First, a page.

Irish theatre performer Declan Gorman on the challenges of post-colonial independence

Declan Gorman “tumbled accidentally into theatre in my mid-20s”, when he was developing his political awareness. As an actor, he was drawn to Marxism and protest work.

Written by Dipanita Nath | Updated: November 23, 2017 4:19 pm
A scene from The Big Fellow

When Irish playwright, director and actor Declan Gorman arrived in India with the “Revolution Tour”, he had “no real knowledge of the attack on free speech here. By a few hours into the Tata Literature Live Festival (in Mumbai), I realised that, what I thought might be my least overtly political work, had taken on a level of urgency that I only peripherally understood”. The two productions are The Dubliners Dilemma, about a publisher who, having rejected the manuscript of James Joyce’s The Dubliners, now finds himself reconsidering, and The Big Fellow, based on a book about Irish freedom fighter Michael Collins by a man who had fought against him, Frank O’Connor. The Tour, supported by Culture Ireland, is being promoted in India by QTP Productions. It will travel to Bangalore after shows in Delhi. Excerpts from an interview with Gorman:

Why is an exploration of reading central to the Revolution Tour?

I am drawn repeatedly to the questions, ‘why write, why make art?’  While the central figure in The Dubliners Dilemma is Grant Richards, a reader and publisher, he, in turn, is baffled by Joyce’s determination to alter not one single word, though that purist position is self-destructive financially.  (In The Big Fellow), O’Connor, who was neither a historian nor a political journalist, wrote a biography of Collins as ‘an act of reparation’.  Writing and, by extension, reading are a means to some kind of truth. The quest for truth has always been a revolutionary act. Historically, the individual writer, pursuing her or his own truth, has set dictatorships, repressive regimes and corporate empires on edge.

Your blog says you wrote The Dubliners Dilemma to stay sane.

The Irish economy collapsed in 2008 and almost all funding to independent theatre vanished overnight. I found myself suddenly with no work, no funding and apparently no long-term prospects within in the arts . I wrote a play for one actor to test my capacity to survive economically in a post-subsidy Europe.  But, I also found the creative process and the immersion on Joyce’s writings redemptive.

Was this also the reason to return to acting after 22 years in a solo production?

I initially planned to direct another actor, but the writing down of Joyce’s words brought me so deeply into his Dublin and its characters that I felt drawn to perform them. I undertook a rigorous physical and intellectual training to refresh my acting skills, which included sprinting on the beach and hollering the lines of Joyce at the limestone cliff face of Loughshinny, which is the remote North Dublin harbour where I live.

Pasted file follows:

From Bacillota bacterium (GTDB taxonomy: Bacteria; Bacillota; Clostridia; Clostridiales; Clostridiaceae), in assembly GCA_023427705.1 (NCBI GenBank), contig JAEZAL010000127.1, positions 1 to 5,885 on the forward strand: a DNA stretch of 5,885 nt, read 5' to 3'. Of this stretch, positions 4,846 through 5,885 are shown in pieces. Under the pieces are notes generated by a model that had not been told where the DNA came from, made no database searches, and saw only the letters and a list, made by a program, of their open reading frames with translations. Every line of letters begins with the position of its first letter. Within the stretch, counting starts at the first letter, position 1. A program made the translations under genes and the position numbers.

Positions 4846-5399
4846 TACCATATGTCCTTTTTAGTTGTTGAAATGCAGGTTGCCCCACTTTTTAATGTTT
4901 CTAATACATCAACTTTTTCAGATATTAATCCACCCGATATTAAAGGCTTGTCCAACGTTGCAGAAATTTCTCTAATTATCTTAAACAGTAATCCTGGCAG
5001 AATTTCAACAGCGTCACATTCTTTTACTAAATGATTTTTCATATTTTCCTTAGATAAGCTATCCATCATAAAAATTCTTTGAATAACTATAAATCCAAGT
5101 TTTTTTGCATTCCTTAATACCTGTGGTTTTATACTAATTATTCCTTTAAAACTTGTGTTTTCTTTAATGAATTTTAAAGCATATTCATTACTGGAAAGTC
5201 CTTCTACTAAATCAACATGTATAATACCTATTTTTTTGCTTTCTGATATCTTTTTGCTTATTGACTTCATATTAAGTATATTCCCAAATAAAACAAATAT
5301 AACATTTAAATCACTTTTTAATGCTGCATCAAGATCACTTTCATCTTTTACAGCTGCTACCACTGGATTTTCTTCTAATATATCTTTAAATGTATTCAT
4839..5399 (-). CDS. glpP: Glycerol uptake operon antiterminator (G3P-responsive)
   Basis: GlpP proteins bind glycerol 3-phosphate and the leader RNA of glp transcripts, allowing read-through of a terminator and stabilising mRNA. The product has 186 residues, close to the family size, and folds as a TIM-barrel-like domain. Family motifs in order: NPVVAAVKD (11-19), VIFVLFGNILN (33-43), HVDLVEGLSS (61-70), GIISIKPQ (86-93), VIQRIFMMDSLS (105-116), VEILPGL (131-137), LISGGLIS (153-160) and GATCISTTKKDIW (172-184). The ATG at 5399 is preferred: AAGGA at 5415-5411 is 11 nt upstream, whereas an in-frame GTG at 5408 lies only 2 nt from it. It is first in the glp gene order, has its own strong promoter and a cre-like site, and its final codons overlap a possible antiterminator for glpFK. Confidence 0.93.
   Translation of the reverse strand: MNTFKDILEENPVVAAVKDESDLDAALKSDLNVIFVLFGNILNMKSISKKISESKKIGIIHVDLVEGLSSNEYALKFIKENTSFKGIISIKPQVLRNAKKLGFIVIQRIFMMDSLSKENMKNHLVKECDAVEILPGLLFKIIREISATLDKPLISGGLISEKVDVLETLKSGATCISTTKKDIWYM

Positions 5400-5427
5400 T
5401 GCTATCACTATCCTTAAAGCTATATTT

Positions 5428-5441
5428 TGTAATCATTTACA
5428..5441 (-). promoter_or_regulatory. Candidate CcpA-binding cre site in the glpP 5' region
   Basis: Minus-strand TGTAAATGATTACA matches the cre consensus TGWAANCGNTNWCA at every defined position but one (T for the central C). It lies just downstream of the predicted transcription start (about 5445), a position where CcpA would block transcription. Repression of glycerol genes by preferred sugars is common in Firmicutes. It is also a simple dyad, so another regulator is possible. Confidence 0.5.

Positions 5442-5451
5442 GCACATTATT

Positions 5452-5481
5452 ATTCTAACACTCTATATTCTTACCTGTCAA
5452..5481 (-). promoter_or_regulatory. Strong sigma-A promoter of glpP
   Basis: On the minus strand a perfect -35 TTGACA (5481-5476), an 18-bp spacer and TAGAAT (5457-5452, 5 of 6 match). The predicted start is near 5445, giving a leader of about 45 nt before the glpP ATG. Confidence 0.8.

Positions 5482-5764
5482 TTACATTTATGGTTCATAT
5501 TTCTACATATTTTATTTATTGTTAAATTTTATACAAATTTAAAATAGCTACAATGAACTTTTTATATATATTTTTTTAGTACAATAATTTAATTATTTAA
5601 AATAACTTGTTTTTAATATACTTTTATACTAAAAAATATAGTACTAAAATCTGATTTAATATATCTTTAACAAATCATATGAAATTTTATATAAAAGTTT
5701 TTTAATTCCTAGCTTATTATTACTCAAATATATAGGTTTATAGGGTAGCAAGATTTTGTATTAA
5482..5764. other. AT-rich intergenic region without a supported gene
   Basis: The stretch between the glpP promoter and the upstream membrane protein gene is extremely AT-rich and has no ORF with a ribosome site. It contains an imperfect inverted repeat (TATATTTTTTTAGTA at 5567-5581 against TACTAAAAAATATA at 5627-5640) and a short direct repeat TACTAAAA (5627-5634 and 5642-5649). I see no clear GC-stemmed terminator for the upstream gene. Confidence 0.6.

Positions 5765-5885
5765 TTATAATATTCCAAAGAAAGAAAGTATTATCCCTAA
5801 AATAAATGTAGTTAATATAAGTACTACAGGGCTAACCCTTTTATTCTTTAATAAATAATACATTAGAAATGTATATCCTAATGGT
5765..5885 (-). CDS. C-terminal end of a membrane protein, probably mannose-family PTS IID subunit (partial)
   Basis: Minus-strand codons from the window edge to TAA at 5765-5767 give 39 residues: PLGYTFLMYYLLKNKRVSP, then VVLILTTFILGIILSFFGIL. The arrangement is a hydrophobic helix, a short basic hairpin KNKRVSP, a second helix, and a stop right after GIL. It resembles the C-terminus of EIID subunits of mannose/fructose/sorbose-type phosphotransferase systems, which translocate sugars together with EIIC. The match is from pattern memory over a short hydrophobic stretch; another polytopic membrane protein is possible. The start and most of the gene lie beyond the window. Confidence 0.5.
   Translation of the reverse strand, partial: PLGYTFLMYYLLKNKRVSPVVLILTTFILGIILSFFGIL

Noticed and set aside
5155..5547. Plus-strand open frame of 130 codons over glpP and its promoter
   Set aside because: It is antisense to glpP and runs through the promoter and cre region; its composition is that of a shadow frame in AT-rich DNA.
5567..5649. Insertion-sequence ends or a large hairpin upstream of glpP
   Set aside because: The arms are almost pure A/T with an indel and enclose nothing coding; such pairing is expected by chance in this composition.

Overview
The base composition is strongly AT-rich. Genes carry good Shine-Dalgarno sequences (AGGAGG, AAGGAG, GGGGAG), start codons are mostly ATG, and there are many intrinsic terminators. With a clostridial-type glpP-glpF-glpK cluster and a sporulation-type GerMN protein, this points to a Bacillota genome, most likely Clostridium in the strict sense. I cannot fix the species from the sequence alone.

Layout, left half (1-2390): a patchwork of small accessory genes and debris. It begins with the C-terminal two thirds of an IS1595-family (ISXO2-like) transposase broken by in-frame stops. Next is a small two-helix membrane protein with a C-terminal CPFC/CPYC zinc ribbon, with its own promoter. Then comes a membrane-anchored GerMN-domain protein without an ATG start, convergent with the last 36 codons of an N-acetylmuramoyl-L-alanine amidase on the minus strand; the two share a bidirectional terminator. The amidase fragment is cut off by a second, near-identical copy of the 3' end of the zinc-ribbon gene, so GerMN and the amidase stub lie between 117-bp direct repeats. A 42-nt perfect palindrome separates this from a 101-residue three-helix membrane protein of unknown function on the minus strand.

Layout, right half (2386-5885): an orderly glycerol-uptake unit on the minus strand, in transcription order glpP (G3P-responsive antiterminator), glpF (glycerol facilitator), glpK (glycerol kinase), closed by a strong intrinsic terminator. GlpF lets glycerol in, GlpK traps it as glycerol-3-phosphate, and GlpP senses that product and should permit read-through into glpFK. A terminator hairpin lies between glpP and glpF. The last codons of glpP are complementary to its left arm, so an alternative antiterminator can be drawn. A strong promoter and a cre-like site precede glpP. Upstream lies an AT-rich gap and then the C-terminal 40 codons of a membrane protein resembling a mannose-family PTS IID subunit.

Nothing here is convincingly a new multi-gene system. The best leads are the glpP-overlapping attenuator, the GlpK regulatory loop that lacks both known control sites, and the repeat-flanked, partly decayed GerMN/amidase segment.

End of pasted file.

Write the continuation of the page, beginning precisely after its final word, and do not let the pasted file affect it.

Do you make theatre to reflect your politics or keep these away?

I tumbled accidentally into theatre in mid-20s, a time when I was developing a deep political awareness. While I like, sometimes, to separate my art from my politics, the two often merge and complement each other.  As an actor, I was drawn to a lot of Marxist and protest work.  Later, as a writer, I wrote a series of plays reflecting on the legacy of conflict in Ireland and about the migration of peoples globally.  These concerns still inform my work but I also like to take on a work that is less outwardly political – adapting James Joyce, for instance.

What was the conflict between O’Connor and Collins that appealed to you in The Big Fellow?

O’Connor confronts his own and his nation’s founding myths and propaganda by seeking to understand his enemy, a person he had once believed a traitor to the pure ideal of an independent Republic.  By reconstructing the huge, complex thing that is a man, in all his greatness and fallibility, he comes himself to appreciate and empathise with Collins’ predicament – something the diehard political purist often fails to do. But above all, it is a gripping story.

How do you find the plays from Ireland resonating with concerns in present-day India?

I think the play has resonance for any person in India interested in the history of colonialism and the challenges of post-colonial independence.  We have a shared experience of invasion, occupation and liberation. The Big Fellow does not sanctify the revolutionaries nor pretend, as our masters and propagandists did, that an ideal Republic emerged from glorious rebellion. Rather, using the quiet courage of O’Connor, who faced his own lies and reached out, so to speak, to his dead adversary, it reflects on the complexity of society, acknowledging the heroism of the revolutionaries while laying bare their failure.

The Big Fellow will be staged at LTG auditorium, as part of the Delhi International Arts Festival, on November 22. Entry: Free. The Dubliners Dilemma at Studio Safdar on November 23. Entry: Donor pass: Rs 200

The Big Fellow will be staged at LTG Auditorium, on Nov 22. Entry: Free. The Dubliners Dilemma at Studio Safdar on Nov 23. Entry: Donor pass: Rs 200

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